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How Does Shakespeare Show Juliet's Increasing Sense Of Isolation In Act 3 Scene 5?

1857 words - 8 pages

'Romeo and Juliet' is a tragic play about love and it's effects. The main characters are Romeo and Juliet, a pair of teenagers, that fall in love, but they are from Rival families; the Monatgues and Capulets. They seek help from various adults such as Friar Lawrence and the Nurse, who all let her down in some way. In Act 3 Scene 5, Shakespeare shows Juliet's increasing sense of isolation in various different ways.
Romeo meets with Juliet for the last time before he has to leave Verona. The first words in the scene are, “Wilt thou be gone? it is not yet near day: It was the nightingale, and not the lark..” This shows that the morning has arrived, but they do not realise and Romeo must ...view middle of the document...

They talk about light and dark, “Look, love, what envious streaks do lace the clouds on yonder east.” Shakespeare uses a simile here to create a more romantic feel. The streaks are the sunlight and the clouds refer to the darkening of the skies. This also refers to the celestial bodies which suggests that Romeo and Juliet have an absolute love that is near impossible to find, this also implies that their love is immeasurable. This kind of love is what most teenagers in the world dream of finding one day. On the other hand it could mean the opposite, that what they have is “out of this world” and will never work or be real. The philosophical context of the play is that there could be more to it than star crossed lovers. Shakespeare may be trying to prove that there is more to love than just two people. Could Shakespeare be trying to show us that love is not all powering and all conquering and that death is destined in love. Romeo and Juliet's death in Verona brings peace, their love does not bring peace, it causes hate and destruction.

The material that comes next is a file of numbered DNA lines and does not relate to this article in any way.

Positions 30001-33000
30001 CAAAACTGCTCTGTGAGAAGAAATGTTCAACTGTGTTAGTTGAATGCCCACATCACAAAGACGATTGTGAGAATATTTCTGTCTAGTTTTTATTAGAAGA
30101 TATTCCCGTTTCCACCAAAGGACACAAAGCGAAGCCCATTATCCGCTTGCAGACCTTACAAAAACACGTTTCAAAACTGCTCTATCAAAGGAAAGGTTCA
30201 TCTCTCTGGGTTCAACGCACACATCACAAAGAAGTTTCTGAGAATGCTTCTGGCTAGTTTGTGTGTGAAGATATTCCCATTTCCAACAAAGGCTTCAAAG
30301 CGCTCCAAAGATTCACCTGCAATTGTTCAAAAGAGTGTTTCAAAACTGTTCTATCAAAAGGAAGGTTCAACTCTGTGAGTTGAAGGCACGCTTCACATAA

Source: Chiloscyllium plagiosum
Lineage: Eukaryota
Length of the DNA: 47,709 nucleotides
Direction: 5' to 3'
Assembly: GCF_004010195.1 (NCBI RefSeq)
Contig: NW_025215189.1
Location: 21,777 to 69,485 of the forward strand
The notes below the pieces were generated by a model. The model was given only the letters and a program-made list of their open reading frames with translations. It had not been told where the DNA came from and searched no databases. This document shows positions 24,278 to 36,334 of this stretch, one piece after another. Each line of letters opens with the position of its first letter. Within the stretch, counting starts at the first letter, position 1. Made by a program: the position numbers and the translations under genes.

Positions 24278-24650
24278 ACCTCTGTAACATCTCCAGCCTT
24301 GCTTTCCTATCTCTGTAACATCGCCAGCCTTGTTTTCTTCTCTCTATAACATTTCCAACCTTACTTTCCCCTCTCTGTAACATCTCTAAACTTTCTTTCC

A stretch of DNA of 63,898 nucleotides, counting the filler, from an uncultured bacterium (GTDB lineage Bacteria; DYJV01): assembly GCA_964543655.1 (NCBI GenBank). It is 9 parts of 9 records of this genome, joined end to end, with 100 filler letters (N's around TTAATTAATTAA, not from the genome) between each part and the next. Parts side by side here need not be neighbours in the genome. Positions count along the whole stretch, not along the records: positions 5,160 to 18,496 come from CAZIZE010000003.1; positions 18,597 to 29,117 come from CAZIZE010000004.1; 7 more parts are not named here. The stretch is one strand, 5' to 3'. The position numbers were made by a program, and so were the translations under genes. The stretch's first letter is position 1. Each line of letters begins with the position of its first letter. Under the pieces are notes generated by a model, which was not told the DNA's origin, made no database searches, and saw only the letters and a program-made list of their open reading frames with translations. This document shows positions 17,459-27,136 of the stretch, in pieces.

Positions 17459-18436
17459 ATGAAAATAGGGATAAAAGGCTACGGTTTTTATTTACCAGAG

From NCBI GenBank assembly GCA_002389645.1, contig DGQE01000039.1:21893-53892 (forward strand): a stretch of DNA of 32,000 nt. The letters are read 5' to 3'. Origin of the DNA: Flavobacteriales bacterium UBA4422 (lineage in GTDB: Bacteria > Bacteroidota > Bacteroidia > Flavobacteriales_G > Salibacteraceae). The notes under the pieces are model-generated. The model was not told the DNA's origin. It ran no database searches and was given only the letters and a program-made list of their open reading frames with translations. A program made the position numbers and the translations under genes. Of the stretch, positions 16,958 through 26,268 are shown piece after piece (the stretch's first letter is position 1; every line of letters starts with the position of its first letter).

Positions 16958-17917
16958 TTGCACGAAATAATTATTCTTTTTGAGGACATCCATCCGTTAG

Before the Nurse enters, to tell Juliet that her mother is approaching, Romeo says to Juliet, “More light and light, more dark and dark our woes!” This means that the more daylight there is, the more pain there is for them because there time together is growing short. Romeo climbs out of the window, “Farewell, farewell! one kiss, and I'll descend.” Juliet asks if they will ever meet again, “O think'st thou we shall ever meet again?” Romeo replies, “I doubt it not; and all these woes shall serve, For sweet discourses in our time to come.”
Soon after Romeo leaves, Lady Capulet enters the room, she thinks that Juliet is crying because of Tybalt's death, “Evermore weeping for your cousins death.” She tells her to stop crying because she thinks that showing too much grief makes her look stupid. She then moves on to talk about the 'villan' Romeo who killed Tybalt, and says that she will not need to cry any more because Romeo will get what he deserves and die too. Juliet's language and words in this scene are intended to mislead her mother and are deliberately ambiguous, “And yet no man like he doth grieve my heart.”
Lady Capulet then tells Juliet that she has good new for her and she is to marry Paris the next Thursday, “Marry, my child, early next Thursday morn” Juliet refuses, because she knows that she is already married to Romeo, “Now, by Saint Peter's Church and Peter too, He shall not make me there a joyful bride ... I will not marry yet; and, when I do, I swear, It shall be Romeo, whom you know I hate.” This is beginning to show Juliet's frustration, Lady Capulet tells Juliet that her father is coming and she can explain to her father why she is refusing to marry Paris. Shakespeare creates Juliet's claustrophobia by making her express her feelings for Romeo to her mother, “Indeed I never shall be satisfied with Romeo, til I behold him – dead – Is my poor heart, so for a kinsman vex'd.” Whilst...

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